Peter MacKay suggests anti-terror laws don’t need major overhaul – Politics – CBC News

As the Government continues to consider what further changes, if any, are required to current legislation, some mixed signals:

… former public safety minister Stockwell Day warned hes hearing the government may try to eliminate the requirement that a judge sign off on such orders, giving discretion solely to the minister of public safety.

“One of the provisions Im hearing about, I don’t know if its accurate yet, is there may be a provision for a minister like myself to sign for [preventive] arrest, and not having it countersigned by a judge,” he said in an interview on CBC Radio’s The Current.

“I’ r always appreciated the balance [of both judge and minister signing] for preventive arrest and wiretaps … I would take a close look at that if a judge’s [signature] is no longer required,” Day added.

Without getting into specifics, MacKay seemed to dismiss that idea, “We’re not going to upset that balance that requires police to make that very important evidentiary determination.”

“I always would come down on the side of judicial oversight before you would make any interventions,” MacKay added.

MacKay also said the government is looking for ways to crack down on those who encourage terrorist acts online. “There’s no question that the type of material that is used often to recruit, to incite, and the word I don’t particularly like … but, glorification,” he said, adding he’s looking closely at legislation in the United Kingdom on this topic.

Day believes the legislation will “talk about things like, those who support calls on terrorists to attack Canadians or to kill Canadians, those who support groups who are calling for attacks on Canadians.’”

Peter MacKay suggests anti-terror laws dont need major overhaul – Politics – CBC News.

And the information and privacy czars pick up on the point that any increased powers should be matched by increased review and oversight.

If you step up police powers to fight terrorism, make watchdogs more powerful, privacy czar tells Tories

Similarly, a note of caution not to rush things from former judges, Frank Iacobucci, John Major and Dennis O’Connor:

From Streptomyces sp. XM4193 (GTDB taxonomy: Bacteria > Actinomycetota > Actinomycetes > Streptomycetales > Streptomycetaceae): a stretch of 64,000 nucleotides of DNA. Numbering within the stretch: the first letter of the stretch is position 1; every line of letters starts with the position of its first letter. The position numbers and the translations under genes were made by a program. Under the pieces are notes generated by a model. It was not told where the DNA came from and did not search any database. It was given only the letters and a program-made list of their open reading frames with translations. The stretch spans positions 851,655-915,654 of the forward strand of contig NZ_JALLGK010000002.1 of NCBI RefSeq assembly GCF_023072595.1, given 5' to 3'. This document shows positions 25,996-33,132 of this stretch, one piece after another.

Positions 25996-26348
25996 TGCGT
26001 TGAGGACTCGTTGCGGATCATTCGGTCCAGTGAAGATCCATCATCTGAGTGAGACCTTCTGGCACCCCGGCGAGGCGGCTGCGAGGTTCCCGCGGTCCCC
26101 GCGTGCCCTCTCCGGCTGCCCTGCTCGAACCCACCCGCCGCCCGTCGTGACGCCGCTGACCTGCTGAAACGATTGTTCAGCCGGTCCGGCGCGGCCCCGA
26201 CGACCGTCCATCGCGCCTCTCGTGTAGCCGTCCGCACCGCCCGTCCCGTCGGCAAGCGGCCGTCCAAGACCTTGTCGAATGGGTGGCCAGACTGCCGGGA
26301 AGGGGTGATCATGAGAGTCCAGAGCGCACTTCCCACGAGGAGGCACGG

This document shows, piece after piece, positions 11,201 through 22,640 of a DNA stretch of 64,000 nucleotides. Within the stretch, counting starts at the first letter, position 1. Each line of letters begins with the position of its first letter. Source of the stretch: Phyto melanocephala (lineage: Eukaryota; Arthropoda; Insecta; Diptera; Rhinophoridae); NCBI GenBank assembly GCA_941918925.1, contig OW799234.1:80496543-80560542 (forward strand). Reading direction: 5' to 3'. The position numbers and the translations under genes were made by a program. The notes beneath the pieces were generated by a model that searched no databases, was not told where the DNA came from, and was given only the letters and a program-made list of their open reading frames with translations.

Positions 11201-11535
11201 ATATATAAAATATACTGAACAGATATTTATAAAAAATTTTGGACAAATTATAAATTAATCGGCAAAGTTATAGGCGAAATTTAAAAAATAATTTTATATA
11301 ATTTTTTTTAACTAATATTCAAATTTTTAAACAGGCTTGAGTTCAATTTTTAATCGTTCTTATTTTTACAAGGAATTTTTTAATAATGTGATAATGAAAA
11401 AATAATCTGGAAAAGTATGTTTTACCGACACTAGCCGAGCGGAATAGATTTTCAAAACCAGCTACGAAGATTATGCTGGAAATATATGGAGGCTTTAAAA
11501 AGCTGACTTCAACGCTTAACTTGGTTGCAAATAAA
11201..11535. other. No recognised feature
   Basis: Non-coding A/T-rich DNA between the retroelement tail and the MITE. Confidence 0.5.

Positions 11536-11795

Panel of judges urges caution in passing new anti-terror laws

Adam Chapnick has a thoughtful piece on the challenge of managing our reactions to terror:

As a professor of defence studies, I know all too well that it’s impossible to stop every ‘lone wolf’ with a gun or a bomb. No measure enacted by any government can guarantee our safety.

It follows that the national conversation led by our parliamentarians over the next few weeks cannot be about terrorism. It must be about managing the terror that Canadians feel.

We need calm reassurance, not more calls to be fearful. We need to see unity of effort and purpose among all of our MPs — not the divisive, fearmongering partisanship to which we have grown far too accustomed.

The debate must last as long as is necessary to enable all interested Canadians — not just supporters of the government — to understand what new measures are being exacted, and why.

It must shape a degree of consensus over the extent to which we are willing to surrender the freedoms we hold so dear in order to feel more comfortable on our streets and in our homes.

Terrorism is a state-level problem — but terror itself is personal. Let us hope that our elected representatives understand the difference as we move forward.

The real problem isn’t terrorism. It’s terror (pay wall)


About Andrew
Andrew blogs and tweets public policy issues, particularly the relationship between the political and bureaucratic levels, citizenship and multiculturalism. His latest book, Policy Arrogance or Innocent Bias, recounts his experience as a senior public servant in this area.

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